One of the 15 most wanted fugitives in the country might have blown his cover while attending a Los Angeles Dodgers game.
The US Marshals have asked for the public to help them identify a man who might be a fugitive on the run for the last 18 years. They think he sat behind home plate at a Dodgers-Red Sox game in 2016, where he was captured on TV when the game aired.
According to The New York Post, Joe Ruffo is a computer salesman from Brooklyn who swindled banks and financial institutions out of $353 million in the late 1990s. He was meant to serve a 17-year prison sentence for his crimes, but he disappeared on the date he was supposed to go to jail in 1998.
Ruffo was last seen at an ATM in New York City. Poice then discovered his vehicle at JFK Airport, where he disappeared to who-knows-where. The Post also said he made out with $13 million in his escape.
Fast forward 18 years to 2016. Ruffo’s cousin, Carmine Pascale, is watching the Dodgers-Red Sox game when a face sticks out to him from the crowd behind home plate.
“I’m watching and right behind home plate, they did a close-up of the batter and there’s Johnny. And I said, ‘Holy Christ, there he is!’” Pascale told ABC News. “And I immediately called the Marshals. I froze the frame, kept it right in front of me.”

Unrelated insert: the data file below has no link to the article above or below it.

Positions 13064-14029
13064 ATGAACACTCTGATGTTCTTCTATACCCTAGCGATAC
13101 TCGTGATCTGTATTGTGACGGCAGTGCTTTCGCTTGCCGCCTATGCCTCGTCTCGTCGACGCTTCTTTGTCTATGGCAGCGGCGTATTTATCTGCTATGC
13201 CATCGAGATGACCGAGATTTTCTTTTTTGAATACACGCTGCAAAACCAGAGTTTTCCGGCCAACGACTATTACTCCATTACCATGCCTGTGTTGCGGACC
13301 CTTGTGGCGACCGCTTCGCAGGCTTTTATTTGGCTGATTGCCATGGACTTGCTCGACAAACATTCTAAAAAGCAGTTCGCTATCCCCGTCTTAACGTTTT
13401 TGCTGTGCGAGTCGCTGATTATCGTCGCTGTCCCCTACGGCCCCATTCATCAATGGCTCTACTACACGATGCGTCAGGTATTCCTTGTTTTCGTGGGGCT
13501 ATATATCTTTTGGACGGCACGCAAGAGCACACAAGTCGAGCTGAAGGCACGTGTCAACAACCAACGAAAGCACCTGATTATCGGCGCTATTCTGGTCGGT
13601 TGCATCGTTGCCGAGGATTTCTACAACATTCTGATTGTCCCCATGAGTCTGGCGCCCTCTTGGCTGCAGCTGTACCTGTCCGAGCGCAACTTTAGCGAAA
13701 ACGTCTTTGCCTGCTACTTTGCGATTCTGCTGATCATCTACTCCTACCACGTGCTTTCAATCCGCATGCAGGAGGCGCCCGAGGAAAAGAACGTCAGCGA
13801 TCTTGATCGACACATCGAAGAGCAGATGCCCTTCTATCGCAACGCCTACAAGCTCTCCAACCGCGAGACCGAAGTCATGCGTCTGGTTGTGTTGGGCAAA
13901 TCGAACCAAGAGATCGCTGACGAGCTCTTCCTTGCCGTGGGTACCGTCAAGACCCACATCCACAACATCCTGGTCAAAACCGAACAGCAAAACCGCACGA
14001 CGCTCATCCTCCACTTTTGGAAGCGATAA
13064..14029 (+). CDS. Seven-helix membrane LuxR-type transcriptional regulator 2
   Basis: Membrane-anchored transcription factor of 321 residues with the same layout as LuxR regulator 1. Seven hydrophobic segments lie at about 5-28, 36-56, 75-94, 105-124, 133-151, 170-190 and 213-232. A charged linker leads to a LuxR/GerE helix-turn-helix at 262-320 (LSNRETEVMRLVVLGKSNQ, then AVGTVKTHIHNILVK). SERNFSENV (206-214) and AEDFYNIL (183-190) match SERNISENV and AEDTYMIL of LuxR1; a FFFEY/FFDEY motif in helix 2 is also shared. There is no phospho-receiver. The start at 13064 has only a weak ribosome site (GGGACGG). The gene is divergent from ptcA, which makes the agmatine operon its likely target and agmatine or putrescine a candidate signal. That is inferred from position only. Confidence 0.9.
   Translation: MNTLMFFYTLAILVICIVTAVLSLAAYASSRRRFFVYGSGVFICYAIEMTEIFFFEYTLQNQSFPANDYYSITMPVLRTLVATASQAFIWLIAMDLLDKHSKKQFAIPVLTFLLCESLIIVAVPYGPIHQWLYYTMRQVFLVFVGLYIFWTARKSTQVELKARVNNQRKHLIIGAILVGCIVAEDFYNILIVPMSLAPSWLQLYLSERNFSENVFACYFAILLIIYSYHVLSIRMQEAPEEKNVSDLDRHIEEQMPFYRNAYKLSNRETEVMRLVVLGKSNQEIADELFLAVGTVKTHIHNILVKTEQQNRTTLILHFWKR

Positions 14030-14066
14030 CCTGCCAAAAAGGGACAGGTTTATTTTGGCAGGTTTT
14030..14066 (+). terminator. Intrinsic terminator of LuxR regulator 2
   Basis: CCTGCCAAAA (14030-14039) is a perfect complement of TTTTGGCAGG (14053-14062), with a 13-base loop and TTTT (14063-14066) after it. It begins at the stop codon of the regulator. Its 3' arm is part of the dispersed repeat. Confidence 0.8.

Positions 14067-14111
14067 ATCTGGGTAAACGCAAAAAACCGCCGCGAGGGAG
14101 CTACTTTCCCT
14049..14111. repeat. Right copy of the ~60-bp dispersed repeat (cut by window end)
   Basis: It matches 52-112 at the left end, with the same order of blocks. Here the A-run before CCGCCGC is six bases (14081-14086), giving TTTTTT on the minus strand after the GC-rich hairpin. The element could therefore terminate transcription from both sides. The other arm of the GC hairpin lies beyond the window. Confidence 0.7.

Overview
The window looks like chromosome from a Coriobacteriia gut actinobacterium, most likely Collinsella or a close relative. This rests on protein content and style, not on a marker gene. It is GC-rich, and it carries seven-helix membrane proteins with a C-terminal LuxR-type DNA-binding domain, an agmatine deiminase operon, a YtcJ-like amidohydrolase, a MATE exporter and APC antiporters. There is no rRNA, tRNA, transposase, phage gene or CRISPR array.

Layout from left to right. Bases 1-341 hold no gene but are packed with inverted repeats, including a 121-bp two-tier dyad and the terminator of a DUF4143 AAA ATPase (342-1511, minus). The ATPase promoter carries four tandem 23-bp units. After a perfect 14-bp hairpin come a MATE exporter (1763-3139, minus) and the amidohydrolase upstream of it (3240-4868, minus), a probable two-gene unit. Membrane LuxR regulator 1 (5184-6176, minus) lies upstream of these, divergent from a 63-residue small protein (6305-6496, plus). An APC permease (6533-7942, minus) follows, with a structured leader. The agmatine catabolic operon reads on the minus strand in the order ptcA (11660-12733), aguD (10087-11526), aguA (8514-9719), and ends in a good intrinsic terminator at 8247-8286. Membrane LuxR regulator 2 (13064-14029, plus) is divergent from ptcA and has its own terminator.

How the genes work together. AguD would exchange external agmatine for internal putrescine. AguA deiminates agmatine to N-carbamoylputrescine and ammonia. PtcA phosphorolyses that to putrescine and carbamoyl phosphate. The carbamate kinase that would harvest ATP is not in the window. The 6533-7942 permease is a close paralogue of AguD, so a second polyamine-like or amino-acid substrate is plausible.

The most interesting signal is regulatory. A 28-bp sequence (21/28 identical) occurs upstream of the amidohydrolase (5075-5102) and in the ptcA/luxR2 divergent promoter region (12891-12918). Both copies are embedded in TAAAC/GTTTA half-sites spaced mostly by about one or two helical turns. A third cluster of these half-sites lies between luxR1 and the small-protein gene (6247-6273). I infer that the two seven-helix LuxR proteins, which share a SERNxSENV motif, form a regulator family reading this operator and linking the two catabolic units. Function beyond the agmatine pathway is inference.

Deputy Marshal Pat Valdenor couldn’t deny the similarity between the man on screen and Ruffo, who would be 66 years old now. He contacted the Dodgers’ risk management chief Michelle Darringer to see if she could help track down the man in the stands.
The US Marshalls Ask the Dodgers to Help Them Track Down the Fugitive
“It does look like him. It could be him. So that was my starting point. That was the lead that I got,” Valdenor said.
When he reached out to Darringer, all she remembers is “Our receptionist called me saying, ‘There are US Marshals here. They want to see you.’ I do remember them telling me that he was one of the most wanted persons. … It was a tip that this person had been at the game and they needed to try to confirm that.”
It should’ve been easy enough to track Ruffo’s ticket — except he wasn’t the original ticket holder. The person who bought the Dodgers ticket gave it away, so the man seen on TV remains a mystery.
“It does get frustrating,” Valdenor said. “Especially every time you get a name, you think that this is gonna be it. Or at least one step closer. And in this particular case — every name I got, every name I checked off is one step further away.”
Deputy Marshall Danielle Shimchick understands the feeling. “The ones that are the worst are when you have no resolution. That’s what bothers me, is that you just don’t know, is that him or not? The Dodgers footage, is that him? Is that Ruffo? Or is it not?” she told ABC News.
But in Pascale’s mind, there’s no doubt that the man captured on the footage was his cousin.
“Hiding in plain sight. Brazen, confident. ‘They ain’t gonna get me. Catch me if you can,’” Pascale said.